Alternatively, the module path can be changed by booting with the ask (-a) option. This option results in a series of prompts for configuring the boot method.
ok boot -a Rebooting with command: boot -a Boot device: /sbus@1f,0/espdma@e,8400000/esp@e,8800000/sd@0,0:a File and \ args: -a Enter filename [kernel/sparcv9/unix]: kernel.test/sparcv9/unix Enter default directory for modules [/platform/sun4u/kernel.test /kernel /usr/kernel]: <CR> Name of system file [etc/system]: <CR> SunOS Release 5.10 Version Generic 64-bit Copyright 1983-2002 Sun Microsystems, Inc. All rights reserved. root filesystem type [ufs]: <CR> Enter physical name of root device [/sbus@1f,0/espdma@e,8400000/esp@e,8800000/sd@0,0:a]: <CR>
If the system is attached to a network, the test machine can be added as a client of a server. If a problem occurs, the system can be booted from the network. The local disks can then be mounted, and any fixes can be made. Alternatively, the system can be booted directly from the Solaris system CD-ROM.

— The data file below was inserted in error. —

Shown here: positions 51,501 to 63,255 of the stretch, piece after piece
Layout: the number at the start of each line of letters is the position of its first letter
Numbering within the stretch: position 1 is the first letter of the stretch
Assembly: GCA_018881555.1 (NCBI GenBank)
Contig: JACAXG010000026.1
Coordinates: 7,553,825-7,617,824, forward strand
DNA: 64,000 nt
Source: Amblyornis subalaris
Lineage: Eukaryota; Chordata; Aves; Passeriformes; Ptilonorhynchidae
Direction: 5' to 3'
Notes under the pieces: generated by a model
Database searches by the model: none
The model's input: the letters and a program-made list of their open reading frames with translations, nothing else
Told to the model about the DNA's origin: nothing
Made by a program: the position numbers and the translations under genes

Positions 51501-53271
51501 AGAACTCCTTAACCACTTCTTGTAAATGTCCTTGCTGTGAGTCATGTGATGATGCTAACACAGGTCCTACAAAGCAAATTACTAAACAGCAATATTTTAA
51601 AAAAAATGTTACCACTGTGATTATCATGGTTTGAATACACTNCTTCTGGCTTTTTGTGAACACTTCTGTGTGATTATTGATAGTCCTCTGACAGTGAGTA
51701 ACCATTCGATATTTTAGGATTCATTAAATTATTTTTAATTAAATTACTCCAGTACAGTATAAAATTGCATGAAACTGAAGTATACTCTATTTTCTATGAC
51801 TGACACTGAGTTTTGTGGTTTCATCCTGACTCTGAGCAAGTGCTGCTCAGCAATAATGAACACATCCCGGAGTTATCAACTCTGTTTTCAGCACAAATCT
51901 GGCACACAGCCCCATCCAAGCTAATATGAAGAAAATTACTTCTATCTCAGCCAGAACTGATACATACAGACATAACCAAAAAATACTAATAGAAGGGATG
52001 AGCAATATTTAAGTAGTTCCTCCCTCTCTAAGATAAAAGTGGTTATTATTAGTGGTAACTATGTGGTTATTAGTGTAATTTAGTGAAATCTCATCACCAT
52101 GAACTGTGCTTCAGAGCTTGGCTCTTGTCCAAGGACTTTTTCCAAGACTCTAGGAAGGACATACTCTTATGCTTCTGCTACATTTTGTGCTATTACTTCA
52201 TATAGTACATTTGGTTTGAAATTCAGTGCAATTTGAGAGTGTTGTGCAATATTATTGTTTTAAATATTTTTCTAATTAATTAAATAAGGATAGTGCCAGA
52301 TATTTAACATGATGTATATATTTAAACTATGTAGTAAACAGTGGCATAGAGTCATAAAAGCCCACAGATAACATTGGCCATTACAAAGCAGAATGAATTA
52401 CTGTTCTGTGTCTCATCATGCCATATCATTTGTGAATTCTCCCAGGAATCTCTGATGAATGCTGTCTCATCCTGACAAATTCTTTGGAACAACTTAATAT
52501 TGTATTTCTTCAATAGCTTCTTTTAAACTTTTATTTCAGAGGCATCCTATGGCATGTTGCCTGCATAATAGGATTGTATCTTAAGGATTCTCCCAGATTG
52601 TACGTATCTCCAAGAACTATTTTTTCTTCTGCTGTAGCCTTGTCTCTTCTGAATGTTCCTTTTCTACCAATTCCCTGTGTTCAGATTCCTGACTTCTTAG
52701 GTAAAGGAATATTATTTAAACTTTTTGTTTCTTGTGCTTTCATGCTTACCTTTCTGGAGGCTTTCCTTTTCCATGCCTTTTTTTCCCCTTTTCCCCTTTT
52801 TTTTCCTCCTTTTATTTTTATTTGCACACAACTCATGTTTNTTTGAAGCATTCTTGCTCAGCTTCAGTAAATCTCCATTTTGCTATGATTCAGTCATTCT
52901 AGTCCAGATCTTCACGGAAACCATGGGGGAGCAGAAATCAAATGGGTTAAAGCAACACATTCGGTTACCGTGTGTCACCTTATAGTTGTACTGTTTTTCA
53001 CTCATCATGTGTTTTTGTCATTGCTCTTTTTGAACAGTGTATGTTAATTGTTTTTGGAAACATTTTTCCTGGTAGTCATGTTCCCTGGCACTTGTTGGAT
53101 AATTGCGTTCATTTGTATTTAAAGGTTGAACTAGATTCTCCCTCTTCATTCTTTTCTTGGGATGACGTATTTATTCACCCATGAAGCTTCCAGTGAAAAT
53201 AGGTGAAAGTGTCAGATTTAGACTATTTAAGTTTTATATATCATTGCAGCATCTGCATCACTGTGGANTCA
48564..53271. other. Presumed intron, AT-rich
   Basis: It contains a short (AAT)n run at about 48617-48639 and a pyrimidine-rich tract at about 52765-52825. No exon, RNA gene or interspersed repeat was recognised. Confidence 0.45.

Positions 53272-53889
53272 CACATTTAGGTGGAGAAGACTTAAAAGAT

Another way to recover from disaster is to have another bootable root file system. Use format(1M) to make a partition that is the exact size of the original. Then use dd(1M) to copy the bootable root file system. After making a copy, run fsck(1M) on the new file system to ensure its integrity.
Subsequently, if the system cannot boot from the original root partition, boot the backup partition. Use dd(1M) to copy the backup partition onto the original partition. You might have a situation where the system cannot boot even though the root file system is undamaged. For example, the damage might be limited to the boot block or the boot program. In such a case, you can boot from the backup partition with the ask (-a) option. You can then specify the original file system as the root file system.
When a system panics, the system writes an image of kernel memory to the dump device. The dump device is by default the most suitable swap device. The dump is a system crash dump, similar to core dumps generated by applications. On rebooting after a panic, savecore(1M) checks the dump device for a crash dump. If a dump is found, savecore makes a copy of the kernel's symbol table, which is called unix.n. The savecore utility then dumps a core file that is called vmcore.n in the core image directory. By default, the core image directory is /var/crash/machine_name. If /var/crash has insufficient space for a core dump, the system displays the needed space but does not actually save the dump. The mdb(1) debugger can then be used on the core dump and the saved kernel.